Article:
Along with that reality comes a longer-term reality around federal policymakers’ push towards value-based care delivery and payment in the U.S., as embodied in the announcement on the part of Sylvia Mathews Burwell, Secretary of Health and Human Services, in January, that the Department of Health and Human Services was looking for 30 percent of traditional Medicare fee-for-service payments to tied to a quality-driven, alternative payment model, such as an Accountable Care Organization (ACOs), by the end of 2016. Further, HHS had set a goal of 50 percent of traditional fee-for-service Medicare payments to be tied to quality-driven, value-based reimbursement models by 2016, and a further goal of 85 percent of all traditional Medicare payments being tied to quality or value by 2016 and 90 percent by 2018; and none of that should not really have come as a surprise, either, in the larger scheme of things.
But along with those goals coming out of the executive branch of the U.S. government, the granite-hard reality for the U.S. Congress is that Medicare reimbursement to providers is going to be squeezed as never before. And here’s the really hard part: the leaders of patient care organizations across the U.S. should plan for this 2-percent across-the-board Medicare pay cut to hospitals and physicians to become a regular element of federal budgets. Indeed, that number could even increase. Because when it comes down to it, the Medicare program is inevitably going to be a major budgetary target for Congress, since it is one of the largest programs sponsored by the federal government. Thus, what has been called the “sequester,” now that it has already been operative (you can read about the recent history of sequestration here), simply cannot be expected to fade away like the memory of a bad horror movie.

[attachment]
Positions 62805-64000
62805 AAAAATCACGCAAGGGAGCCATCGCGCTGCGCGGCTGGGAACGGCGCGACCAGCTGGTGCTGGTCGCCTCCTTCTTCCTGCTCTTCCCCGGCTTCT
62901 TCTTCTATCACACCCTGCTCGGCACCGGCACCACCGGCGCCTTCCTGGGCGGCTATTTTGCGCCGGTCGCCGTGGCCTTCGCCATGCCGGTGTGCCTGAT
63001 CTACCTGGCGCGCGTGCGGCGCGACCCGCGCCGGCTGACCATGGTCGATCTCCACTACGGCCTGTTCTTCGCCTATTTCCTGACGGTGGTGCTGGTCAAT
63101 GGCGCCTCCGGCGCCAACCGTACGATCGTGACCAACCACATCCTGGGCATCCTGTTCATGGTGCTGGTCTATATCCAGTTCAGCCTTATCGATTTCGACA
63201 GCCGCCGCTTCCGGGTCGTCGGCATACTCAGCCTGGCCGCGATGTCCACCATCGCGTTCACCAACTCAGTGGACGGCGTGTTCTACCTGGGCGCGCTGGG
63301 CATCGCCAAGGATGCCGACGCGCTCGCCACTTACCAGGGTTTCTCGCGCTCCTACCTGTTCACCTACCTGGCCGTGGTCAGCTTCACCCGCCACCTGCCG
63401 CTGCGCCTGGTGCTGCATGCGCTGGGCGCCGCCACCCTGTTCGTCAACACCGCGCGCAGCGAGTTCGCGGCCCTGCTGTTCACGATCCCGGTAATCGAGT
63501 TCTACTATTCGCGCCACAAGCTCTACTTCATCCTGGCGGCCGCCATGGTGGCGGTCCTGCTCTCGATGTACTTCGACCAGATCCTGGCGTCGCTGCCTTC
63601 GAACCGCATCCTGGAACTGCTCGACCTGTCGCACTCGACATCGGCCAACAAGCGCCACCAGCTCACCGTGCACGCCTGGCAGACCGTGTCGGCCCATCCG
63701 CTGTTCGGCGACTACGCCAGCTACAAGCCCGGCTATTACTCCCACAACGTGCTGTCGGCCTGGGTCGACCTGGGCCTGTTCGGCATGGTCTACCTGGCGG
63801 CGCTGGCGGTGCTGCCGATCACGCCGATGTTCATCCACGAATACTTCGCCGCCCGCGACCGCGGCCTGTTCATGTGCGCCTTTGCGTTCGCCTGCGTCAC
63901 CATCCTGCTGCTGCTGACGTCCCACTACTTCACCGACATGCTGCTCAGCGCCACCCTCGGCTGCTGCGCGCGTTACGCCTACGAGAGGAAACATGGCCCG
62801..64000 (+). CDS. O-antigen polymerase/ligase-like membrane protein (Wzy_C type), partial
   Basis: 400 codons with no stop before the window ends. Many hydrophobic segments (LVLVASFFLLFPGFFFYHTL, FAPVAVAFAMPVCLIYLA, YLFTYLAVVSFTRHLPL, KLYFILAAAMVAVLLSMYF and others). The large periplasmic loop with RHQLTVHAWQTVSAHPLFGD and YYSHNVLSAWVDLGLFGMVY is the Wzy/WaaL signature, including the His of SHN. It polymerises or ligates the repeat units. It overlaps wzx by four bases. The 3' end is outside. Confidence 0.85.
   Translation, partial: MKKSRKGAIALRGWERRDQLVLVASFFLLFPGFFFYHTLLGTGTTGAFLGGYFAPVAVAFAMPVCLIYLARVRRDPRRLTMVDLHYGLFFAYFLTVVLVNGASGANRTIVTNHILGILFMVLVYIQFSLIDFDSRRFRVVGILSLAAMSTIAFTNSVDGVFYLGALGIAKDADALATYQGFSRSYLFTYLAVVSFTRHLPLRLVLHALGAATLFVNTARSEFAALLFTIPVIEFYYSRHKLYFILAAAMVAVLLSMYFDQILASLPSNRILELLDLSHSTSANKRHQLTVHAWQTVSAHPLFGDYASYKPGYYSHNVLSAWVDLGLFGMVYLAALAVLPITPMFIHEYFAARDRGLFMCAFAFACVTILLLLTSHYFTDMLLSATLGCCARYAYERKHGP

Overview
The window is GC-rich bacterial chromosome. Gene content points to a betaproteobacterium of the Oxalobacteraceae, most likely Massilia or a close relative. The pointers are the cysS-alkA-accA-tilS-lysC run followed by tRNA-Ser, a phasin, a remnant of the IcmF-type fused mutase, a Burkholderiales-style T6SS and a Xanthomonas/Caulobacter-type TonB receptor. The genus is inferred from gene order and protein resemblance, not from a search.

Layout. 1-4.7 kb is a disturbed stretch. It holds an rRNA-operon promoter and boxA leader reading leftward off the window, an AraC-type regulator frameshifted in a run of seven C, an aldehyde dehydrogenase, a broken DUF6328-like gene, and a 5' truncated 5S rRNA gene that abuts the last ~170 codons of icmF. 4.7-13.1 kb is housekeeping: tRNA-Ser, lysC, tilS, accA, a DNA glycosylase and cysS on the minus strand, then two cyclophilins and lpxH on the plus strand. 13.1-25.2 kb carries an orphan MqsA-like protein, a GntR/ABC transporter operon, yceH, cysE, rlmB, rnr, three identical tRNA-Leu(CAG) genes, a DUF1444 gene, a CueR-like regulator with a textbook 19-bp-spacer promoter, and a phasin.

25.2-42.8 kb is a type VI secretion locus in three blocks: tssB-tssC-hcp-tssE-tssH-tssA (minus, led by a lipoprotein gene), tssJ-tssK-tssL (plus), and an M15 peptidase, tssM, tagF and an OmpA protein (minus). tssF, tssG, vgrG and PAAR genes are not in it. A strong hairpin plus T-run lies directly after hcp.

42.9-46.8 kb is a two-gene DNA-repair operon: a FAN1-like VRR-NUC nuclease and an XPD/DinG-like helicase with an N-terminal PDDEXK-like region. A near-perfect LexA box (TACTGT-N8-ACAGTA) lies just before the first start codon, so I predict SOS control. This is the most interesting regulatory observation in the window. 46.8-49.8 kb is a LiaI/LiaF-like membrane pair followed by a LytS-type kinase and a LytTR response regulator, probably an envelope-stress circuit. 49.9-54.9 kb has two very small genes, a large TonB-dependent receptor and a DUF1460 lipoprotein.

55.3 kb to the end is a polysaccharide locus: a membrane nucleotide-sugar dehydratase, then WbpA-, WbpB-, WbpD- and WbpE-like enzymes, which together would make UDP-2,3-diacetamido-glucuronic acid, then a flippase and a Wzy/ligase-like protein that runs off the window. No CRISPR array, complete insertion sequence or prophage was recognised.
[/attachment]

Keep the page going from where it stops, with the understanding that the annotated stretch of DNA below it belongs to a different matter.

In fact, out of necessity, budget-cutting that hits healthcare is going to become increasingly bipartisan, whatever the mainstream media headlines say. And providers are simply going to have to get used to doing more with (relatively speaking) less.
Of course, there’s a real opportunity here borne out of necessity, for healthcare IT leaders, who can be among their organizations’ heroes for helping to lead the adoption of data analytics information systems and processes, for helping to shepherd their colleagues into permanent cycles of data-driven performance improvement, for leading on post-electronic health record implementation optimization, and for helping to put data- and IT-facilitated strategy front and center in all the major strategic planning discussions in their organizations’ c-suites.
Because what we saw Monday night was only the beginning of a very long-term trend. Let’s not fool ourselves here: ongoing Medicare cuts (in some cases, these will technically be slow-downs in increased spending but of course, they’ll feel like plain old cuts) are here to stay. And healthcare IT leaders will need to step up to the plate and help their colleagues in patient care organizations nationwide as they begin to adjust to the new realities of the new healthcare—an operating environment in which innovation and financially straitened circumstances go hand in hand.